Wanted to start reloading

Discussion in 'Ammo & Reloading' started by IwasReloading, Sep 1, 2015.

  1. IwasReloading

    IwasReloading New Member

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    I've been keeping all my 45acp brass and I'm going by my local gun range to see about picking some brass up from there also. I want to start reloading my own ammo for target practice but I honestly hardly know anything about reloading. Could any of you tell me what all I would need to get started reloading and point me in the direction of some good books I could get to learn more about it.
     
  2. pokute

    pokute Sincere as a $5 funeral

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    Excellent topic for a new thread!

    The best way is to have somebody show you. If you don't know anybody, you can offer somebody at the range $40 to show you.

    Having said that, there are books, of varying quality. One all time favorite, and well worth the money, is the Lyman Cast Bullet Loading Manual - 3rd Edition. It may be old, but it is the single most educational book about ALL aspects of reloading. You may not be interested in casting, or even in shooting cast bullets, but you do need to understand the mechanics of bullet behavior, and the Lyman manual is the best introduction.

    Most folks start out with a single stage press. I think it's a good idea. It's best to start with a basic model that you will be able to put to good use alongside a "pro" type press. Everybody has at least two presses, and having one Tacoma and one Mack truck is better than two Mack trucks.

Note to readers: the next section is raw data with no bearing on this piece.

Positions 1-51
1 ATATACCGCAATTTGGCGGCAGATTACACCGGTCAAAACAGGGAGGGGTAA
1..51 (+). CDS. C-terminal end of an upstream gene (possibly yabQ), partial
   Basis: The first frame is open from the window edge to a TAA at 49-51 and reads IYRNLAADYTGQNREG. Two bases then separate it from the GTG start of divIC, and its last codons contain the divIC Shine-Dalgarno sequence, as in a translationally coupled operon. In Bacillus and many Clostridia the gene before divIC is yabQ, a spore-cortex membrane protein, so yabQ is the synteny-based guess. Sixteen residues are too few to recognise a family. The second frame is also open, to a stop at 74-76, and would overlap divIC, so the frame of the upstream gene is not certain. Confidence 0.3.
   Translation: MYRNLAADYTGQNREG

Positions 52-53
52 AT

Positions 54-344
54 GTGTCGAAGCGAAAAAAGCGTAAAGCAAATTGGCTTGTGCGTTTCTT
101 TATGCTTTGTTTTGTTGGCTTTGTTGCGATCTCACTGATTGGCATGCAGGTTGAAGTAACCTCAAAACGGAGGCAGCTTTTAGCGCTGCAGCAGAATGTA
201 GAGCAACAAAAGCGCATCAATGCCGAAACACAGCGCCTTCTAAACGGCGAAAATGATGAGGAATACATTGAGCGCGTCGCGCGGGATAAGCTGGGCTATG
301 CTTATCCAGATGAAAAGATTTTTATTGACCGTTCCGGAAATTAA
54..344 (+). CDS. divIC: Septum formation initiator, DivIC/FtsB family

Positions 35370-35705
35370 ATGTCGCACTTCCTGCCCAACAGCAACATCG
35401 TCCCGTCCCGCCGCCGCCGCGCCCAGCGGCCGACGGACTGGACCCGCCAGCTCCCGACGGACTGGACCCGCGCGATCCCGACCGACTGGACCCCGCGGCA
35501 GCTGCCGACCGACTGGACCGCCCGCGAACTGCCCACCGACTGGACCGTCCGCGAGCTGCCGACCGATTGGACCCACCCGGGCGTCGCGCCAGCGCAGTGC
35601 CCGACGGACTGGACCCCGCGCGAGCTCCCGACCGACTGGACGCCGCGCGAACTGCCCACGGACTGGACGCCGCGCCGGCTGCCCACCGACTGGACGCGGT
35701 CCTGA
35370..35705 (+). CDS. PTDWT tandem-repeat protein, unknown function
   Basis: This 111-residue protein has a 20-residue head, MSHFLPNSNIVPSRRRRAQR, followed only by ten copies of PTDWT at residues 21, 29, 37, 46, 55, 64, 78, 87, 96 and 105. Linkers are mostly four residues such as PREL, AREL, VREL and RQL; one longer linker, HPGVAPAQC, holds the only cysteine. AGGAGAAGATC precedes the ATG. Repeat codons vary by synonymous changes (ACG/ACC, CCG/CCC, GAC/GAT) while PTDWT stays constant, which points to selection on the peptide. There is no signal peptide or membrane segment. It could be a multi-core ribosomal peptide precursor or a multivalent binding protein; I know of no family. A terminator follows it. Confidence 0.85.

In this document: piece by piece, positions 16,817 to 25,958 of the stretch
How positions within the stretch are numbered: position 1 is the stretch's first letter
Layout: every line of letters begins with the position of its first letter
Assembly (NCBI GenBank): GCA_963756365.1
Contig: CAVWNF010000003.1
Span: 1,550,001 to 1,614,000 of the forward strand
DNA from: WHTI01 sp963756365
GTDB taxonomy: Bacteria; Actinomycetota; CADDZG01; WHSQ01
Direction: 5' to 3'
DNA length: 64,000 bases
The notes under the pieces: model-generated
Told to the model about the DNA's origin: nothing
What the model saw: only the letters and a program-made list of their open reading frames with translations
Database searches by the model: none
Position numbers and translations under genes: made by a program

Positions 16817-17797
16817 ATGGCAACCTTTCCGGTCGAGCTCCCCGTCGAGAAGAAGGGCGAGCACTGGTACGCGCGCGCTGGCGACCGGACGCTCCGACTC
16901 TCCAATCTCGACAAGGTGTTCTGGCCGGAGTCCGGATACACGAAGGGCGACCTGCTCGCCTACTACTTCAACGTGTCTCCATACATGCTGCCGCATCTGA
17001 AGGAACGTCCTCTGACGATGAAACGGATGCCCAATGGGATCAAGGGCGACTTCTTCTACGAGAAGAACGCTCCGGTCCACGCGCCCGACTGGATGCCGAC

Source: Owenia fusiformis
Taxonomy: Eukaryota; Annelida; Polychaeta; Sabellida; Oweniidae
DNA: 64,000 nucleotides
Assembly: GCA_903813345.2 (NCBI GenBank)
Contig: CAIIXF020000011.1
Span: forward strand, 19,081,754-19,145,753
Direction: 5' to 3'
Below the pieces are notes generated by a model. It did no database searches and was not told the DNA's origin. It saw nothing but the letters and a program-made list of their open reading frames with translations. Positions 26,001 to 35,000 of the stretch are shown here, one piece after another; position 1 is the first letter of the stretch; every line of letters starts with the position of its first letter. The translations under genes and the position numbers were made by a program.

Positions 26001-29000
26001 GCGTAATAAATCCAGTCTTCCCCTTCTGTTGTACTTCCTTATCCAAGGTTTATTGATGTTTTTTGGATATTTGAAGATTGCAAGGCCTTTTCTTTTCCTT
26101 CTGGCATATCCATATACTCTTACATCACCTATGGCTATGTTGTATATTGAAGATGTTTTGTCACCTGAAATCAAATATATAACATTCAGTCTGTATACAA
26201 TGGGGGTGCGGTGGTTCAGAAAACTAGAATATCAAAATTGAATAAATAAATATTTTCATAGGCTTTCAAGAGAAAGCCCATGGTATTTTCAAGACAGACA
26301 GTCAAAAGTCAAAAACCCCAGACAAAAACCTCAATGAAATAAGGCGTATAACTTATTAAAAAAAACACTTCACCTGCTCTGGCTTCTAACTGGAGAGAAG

I recommend the Lee Classic Turret. It's a good strong press, and more than enough for loading straight walled pistol cartridges. You will also need a set of 45 acp Carbide Dies. Buying quality dies like the RCBS or Redding will save you from ever buying another set.

    Most seating dies also do crimping, and can be adjusted so that they crimp simultaneously with seating. DO NOT seat and crimp in one step, it is a surefire way to screw up learning how to reload! Run the seater plug all the way down and then adjust for correct seating, then remove the plug and adjust the die body to crimp. You can also buy a dedicated taper crimp die.

    The belling/expanding die should be adjusted to only open the mouth of the case just enough to allow starting the bullet in straight. Over-belling is not a big deal, but it will cause premature case mouth cracking. 45 ACP brass can be reloaded 10-20 times.

    You will also need:

    There are plenty of little nickle and dime things to spend the rest of your money on too!

    When you're all done, you should be able to load 45ACP for 15 cents or so. X-Treme plated bullets are practically indistinguishable from FMJ's in 45 ACP, and they are cheap.

    I'll add stuff to this post as I think of things. There are other reloaders here who will have their own recommendations and ideas. It's all good. It's a huge topic. It will be hard to learn without someone to show you.

    On the good side, most accidents that you make loading 45 ACP are not likely to result in any damage to you or the gun, because even an overload with Bullseye is not going to cause a kaboom unless you really are not paying attention (People who talk about a double charge with Bullseye are talking about roughly a 7 grain charge - 7 grains will wake you up, but it won't damage anything). I recommend Bullseye as your first powder. It's economical and it is a performer with the 45. 5.5 grains of Bullseye is a solid factory load.